The first part of becoming a profesional DJ chapter one is on how to become a radio DJ…
BECOMING A RADIO DJ
I had dreamed about becoming a radio DJ since I was about ten years old. I used to make tapes in my bedroom with an old record player and a cassette tape recorder my grandfather gave me. I had a few records my parents bought at a garage sale and I’d play them over and over again, announcing the name and artist along with today’s weather and news. I’d listen to DJs on the local radio stations and tried to copy their styles with my pre-pubescent voice. I have no idea where those tapes are but I’d bet they’re hilariously terrible.
I got my first “real” radio gig at Temple University’s college radio station in Ambler, Pennsylvania. It was a tiny, 5-Watt signal that barely reached to the end of the campus, but always blared loudly in the student dorms and cafeteria. I worked the weekend shifts, so I got to bring my own music and say whatever I wanted. Some of the skits my friends and I did on that station would make Howard Stern look tame by comparison!
I did that for a semester or two and got tired of it. I later joined Temple’s “real” FM radio station, WRTI in Philadelphia, as a reporter for a program called “Lifestyles.” I did a few reports on campus events and activities, and decided then I didn’t want to be a reporter. Music was much more fun for me. Since WRTI was an all-jazz station then, I packed up my headphones and tried not to let the door hit me where the good Lord split me.
A few years later, I got the radio bug again, and managed to find a gig at a community radio station while doing nights as a nightclub DJ. I did Friday mornings from 7 until noon, playing a preset list of Top 40 and soft rock songs on “carts” (tapes that look like an old eight-track tape, if you’ve ever seen one of those). I was always half asleep because I worked a big club on Thursday nights until 2AM then partied until 3 or 4AM. I recorded pretty poor demo tapes and shotgunned them out to everyone I could. Good thing most unsolicited demo tapes go directly into the trash.
While working at a big nightclub in New Jersey with several radio personalities, I finally got a break. I filled in part-time on a small commercial station in Trenton, New Jersey as a co-host on a show that played “Post Modern” music (alternative rock). When I finally got a part-time job offer at that station, they told me I’d have to give up my nightclub gigs because they were a “conflict of interest.” Since I was already in my mid-twenties, married with a baby, and making five times more cash at the nightclubs,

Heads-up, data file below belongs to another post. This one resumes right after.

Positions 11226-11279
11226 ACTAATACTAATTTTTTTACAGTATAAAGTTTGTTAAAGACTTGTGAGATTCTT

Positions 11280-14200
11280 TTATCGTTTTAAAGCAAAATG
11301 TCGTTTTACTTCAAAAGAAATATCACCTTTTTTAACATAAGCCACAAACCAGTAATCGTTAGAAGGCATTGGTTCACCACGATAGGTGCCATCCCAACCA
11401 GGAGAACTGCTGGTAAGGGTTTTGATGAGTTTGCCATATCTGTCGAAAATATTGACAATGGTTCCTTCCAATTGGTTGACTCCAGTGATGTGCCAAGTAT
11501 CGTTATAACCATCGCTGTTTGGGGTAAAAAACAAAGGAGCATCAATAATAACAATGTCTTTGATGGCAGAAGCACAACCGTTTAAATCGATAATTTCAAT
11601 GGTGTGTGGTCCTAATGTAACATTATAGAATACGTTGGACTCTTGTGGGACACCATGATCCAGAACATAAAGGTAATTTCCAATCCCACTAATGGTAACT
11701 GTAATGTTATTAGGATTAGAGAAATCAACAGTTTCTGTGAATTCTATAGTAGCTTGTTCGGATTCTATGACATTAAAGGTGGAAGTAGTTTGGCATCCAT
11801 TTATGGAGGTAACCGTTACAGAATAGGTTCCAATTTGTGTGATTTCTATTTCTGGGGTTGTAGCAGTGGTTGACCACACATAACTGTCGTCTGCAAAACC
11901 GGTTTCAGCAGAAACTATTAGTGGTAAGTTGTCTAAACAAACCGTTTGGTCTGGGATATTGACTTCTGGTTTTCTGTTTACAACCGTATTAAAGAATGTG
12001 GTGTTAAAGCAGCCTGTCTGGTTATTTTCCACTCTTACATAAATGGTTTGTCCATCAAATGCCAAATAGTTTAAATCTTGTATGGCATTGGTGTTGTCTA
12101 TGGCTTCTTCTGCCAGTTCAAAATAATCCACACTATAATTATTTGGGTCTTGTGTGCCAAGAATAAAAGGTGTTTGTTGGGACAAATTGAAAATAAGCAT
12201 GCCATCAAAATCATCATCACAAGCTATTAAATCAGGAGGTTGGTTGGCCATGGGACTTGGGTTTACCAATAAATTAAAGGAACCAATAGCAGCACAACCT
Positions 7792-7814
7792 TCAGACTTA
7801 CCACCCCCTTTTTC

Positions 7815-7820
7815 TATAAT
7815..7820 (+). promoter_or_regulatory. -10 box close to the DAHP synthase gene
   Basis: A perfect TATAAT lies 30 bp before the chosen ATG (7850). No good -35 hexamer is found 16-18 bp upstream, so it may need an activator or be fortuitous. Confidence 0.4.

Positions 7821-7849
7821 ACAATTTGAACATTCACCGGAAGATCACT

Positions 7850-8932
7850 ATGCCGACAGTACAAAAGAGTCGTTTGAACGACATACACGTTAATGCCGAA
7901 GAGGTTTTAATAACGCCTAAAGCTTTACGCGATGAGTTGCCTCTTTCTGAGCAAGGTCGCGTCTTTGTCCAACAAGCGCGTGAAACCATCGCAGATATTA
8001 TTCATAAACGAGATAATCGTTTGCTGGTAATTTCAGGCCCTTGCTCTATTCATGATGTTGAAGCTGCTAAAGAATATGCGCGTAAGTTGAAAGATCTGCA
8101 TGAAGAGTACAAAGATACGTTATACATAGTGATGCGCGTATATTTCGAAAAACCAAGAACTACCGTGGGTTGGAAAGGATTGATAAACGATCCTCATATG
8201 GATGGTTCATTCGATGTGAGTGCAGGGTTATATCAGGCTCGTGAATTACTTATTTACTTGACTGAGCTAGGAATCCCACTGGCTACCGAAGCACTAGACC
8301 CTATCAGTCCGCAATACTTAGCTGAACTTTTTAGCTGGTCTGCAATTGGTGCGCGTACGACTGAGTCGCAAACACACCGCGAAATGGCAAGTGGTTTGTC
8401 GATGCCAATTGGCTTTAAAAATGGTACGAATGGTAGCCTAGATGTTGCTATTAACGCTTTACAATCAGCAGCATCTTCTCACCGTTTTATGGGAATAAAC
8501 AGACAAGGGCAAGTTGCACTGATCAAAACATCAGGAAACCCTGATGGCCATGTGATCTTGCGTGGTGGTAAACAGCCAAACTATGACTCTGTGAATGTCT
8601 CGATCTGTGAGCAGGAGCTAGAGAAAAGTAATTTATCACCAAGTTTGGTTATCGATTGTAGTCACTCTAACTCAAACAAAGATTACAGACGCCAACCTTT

I had to turn down the radio gig. There was my dream, right in front of me, but the timing was all wrong. Easy come, easy go.
So that’s my radio story. But if you’re single and carefree, and you dig traveling all over the country while living on microwaved foods, there’s nothing like the rush you’ll feel when you meet adoring fans who tell you they never miss your show. My advice to someone entering the radio field is to make sure this is exactly what you want to do for a living, and make sure you’re young enough before all the “adult” problems (bills, mortgage, kids, etc) take over. Forget new cars and fancy clothes—prepare to live in almost poverty level conditions indefinitely. Don’t count on having a single circle of lifetime friends, because you’ll probably have to start in a tiny market where no one would ever want to live, and you’ll have to move all over the country at the drop
of a hat to take on better opportunities. Leave your ego at home because you will get fired and laid off frequently. But if it’s truly what you have your heart set on, go all out and do whatever you need to do to break in. Spend all the time, effort, and money you can into producing a killer demo tape, which I’ll cover later in this chapter. Eventually, someone will open the door for you and you, too, will get an opportunity of a lifetime.
This section offers a brief analysis on the radio business, your options, and an introduction to basic radioterminology. For a much more in-depth description of the business, great tips on how to land your first on-air job and a great success story, definitely get your hands on a copy of Mike Staff’s How To Become A Radio DJ (available at www.djbook.com)—it’s mandatory reading if you’re dead serious about a job in the radio industry. Mike’s book even comes with a sample demo tape that he used to get his radio job, so you know it works.